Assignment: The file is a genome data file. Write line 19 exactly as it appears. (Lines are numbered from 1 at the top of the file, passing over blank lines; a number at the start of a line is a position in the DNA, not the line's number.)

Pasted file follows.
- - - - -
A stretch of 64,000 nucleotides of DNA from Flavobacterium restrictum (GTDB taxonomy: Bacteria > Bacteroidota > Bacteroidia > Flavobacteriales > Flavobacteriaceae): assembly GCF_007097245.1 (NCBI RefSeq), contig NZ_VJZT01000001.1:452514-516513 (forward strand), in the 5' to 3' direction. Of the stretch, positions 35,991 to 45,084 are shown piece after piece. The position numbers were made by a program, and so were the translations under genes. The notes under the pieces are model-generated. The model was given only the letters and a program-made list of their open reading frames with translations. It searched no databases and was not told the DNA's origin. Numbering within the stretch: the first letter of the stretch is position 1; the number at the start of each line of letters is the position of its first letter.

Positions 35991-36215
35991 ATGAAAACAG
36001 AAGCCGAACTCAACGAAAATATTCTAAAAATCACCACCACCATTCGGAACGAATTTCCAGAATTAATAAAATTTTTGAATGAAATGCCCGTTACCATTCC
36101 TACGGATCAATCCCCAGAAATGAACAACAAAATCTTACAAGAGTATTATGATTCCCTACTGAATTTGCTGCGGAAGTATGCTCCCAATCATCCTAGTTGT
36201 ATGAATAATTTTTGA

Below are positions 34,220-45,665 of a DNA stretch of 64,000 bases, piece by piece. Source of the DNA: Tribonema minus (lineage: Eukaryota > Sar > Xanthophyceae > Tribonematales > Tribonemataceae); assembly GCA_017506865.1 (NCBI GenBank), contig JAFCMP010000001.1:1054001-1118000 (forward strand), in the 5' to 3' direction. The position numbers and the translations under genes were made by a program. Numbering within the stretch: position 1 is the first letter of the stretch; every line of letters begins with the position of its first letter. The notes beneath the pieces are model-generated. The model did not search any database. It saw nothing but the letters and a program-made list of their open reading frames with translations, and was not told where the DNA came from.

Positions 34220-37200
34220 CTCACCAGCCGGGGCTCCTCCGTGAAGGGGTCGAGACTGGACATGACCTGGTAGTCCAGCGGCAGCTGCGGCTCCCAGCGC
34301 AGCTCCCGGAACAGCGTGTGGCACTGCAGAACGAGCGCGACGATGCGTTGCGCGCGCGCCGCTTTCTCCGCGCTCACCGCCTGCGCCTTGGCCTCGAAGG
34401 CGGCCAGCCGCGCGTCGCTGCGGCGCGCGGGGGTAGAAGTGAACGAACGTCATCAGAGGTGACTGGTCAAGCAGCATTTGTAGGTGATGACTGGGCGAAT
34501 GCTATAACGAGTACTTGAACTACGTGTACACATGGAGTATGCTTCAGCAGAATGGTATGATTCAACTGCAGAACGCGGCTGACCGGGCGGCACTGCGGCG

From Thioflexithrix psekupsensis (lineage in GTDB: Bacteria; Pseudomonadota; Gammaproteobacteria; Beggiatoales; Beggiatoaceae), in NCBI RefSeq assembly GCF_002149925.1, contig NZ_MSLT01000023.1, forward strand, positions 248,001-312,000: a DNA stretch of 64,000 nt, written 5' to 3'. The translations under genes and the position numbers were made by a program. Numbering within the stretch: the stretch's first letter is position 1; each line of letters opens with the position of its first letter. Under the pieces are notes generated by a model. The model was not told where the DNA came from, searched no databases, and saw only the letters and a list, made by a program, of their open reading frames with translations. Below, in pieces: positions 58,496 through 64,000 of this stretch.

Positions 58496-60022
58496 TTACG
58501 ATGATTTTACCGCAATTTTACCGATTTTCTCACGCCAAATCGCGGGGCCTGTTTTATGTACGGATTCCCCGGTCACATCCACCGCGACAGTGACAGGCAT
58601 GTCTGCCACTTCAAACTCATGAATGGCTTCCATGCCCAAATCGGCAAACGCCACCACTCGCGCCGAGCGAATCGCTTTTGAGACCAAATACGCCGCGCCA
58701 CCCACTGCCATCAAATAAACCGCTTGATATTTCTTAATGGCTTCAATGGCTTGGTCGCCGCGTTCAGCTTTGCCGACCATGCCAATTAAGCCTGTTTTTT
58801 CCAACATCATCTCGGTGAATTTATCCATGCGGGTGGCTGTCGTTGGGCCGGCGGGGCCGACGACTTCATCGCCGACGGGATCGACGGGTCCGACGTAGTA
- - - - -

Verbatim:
58801 CCAACATCATCTCGGTGAATTTATCCATGCGGGTGGCTGTCGTTGGGCCGGCGGGGCCGACGACTTCATCGCCGACGGGATCGACGGGTCCGACGTAGTA